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Tuesday, November 21, 2006

New ways of attacking the problem

Some thoughts from Dorothy on the mentally ill.

"Even if the "industry" which supports the community, comes under the title of a work of mercy, such as caring for the aged, for crippled children, for the mentally ill, all the families taking in the lame, the halt and the blind, it would financially, and humanly, support itself.
I am always hearing of the homes being started to care for the aged, or the mentally afflicted, and am aghast at the enormous sums spent for the buildings for this work. And the enormous charges made by these homes."
"On Pilgrimage - November 1957"
By Dorothy Day
The Catholic Worker, November 1957, 4, 7.

"Contact with people who have had mental breakdowns, and visiting in mental hospitals, and the presence among us of so many psychosomatic complaints among people who live with us, has made me more than ever interested in the decentralization of mental hospitals.
In fact decentralization seems to be the solution to so many of our problems, from how to deal with the men on our skid rows, or how to deal with prisons and mental hospitals and the poor in India and Africa. The "do it yourself" movement; the service of others so emphasized by the Alcoholics Anonymous and Abbe Pierre; the retreat movement, all these are attempts to take care of the ills of the day, finding new ways of attacking the problem of how to perform the works of mercy most effectively, and without calling in the aid of the State."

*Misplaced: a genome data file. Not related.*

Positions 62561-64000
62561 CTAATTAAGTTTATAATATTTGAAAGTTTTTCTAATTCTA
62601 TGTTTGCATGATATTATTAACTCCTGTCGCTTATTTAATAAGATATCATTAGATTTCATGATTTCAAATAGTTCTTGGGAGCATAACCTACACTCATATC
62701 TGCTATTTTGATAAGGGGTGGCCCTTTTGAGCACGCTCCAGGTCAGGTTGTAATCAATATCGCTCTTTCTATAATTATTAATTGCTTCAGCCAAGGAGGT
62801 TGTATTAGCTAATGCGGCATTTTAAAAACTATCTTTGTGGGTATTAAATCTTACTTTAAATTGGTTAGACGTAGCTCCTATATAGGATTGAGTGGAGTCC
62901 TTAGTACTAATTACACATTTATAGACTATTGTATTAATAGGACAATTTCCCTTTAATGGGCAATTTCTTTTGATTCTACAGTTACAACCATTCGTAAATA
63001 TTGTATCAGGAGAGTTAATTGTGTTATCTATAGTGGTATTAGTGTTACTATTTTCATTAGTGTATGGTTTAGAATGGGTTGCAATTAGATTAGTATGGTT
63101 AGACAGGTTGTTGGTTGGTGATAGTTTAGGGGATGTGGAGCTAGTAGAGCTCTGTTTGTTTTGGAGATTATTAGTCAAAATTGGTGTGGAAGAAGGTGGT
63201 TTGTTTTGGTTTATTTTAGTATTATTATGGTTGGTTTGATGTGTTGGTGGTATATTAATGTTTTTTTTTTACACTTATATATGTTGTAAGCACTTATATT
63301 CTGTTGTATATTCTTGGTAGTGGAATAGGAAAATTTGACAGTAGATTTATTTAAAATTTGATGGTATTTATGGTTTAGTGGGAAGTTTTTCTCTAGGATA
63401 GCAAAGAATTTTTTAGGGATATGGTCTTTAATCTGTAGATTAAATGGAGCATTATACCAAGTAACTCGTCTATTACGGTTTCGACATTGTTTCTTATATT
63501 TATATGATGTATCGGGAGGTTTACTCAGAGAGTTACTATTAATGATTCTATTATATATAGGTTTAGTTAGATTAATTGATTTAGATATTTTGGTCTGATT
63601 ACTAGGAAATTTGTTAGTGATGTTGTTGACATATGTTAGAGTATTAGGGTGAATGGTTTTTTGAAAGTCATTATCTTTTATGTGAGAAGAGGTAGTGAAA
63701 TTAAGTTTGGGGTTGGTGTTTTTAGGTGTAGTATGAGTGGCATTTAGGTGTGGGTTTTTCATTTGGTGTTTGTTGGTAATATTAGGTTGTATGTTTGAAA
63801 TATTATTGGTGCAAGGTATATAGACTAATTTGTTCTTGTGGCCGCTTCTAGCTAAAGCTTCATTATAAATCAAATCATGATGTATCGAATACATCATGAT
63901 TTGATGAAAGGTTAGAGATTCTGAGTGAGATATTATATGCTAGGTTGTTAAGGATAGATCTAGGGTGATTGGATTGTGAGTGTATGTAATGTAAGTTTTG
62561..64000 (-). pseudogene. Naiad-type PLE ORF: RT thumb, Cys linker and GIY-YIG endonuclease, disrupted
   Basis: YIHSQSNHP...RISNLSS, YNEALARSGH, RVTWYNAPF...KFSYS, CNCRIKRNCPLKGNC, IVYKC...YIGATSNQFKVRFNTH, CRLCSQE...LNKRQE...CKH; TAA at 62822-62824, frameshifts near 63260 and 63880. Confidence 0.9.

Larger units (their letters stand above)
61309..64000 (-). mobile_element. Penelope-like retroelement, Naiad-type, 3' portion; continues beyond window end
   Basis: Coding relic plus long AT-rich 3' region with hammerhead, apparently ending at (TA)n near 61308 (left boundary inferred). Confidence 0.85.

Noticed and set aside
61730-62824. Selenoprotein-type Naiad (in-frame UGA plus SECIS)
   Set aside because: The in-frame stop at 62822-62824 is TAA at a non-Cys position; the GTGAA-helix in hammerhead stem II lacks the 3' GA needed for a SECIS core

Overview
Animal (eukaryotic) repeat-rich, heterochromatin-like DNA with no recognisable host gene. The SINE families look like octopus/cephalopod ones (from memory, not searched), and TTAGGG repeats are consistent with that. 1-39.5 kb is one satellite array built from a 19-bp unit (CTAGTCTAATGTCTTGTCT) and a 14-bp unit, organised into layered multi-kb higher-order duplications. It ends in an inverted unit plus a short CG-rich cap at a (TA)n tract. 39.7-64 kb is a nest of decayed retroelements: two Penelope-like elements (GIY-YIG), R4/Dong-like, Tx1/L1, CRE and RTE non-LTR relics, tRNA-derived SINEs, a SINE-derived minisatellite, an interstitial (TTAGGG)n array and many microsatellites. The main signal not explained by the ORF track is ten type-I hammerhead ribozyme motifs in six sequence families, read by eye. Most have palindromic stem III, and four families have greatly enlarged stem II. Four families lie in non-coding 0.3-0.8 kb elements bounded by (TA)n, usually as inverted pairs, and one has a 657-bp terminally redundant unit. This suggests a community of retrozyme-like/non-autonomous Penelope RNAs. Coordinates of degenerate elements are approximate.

By Dorothy Day
The Catholic Worker, June 1956, 2

"We also want to call attention to the book "When Minds Go Wrong" by Dr. John Maurice Grimes, M.D., published by Devin Adair, about the present condition of our state mental hospitals. "Into asylums there have been dumped the old, the decrepit, the inadequate of every sort; with little consideration or question about mental illness, and with less consideration of the need or effectiveness of treatment. There is no more justification for keeping these patients in prison now than there was a century and a half ago for keeping them in chains."
Only those who have had occasion to visit a number of the many mental hospitals around New York begin to realize how vast is the problem of the mentally ill, and how far we are from meeting it with our giant hospitals caring for as many as 15,000 patients. Anyone who has seen these great structures rising from the flat country of Long Island must be startled into the realization that the building of more and more giant hospitals is not solving the problem."
"On Pilgrimage - June 1956"
By Dorothy Day
The Catholic Worker, June 1956, 6, 7.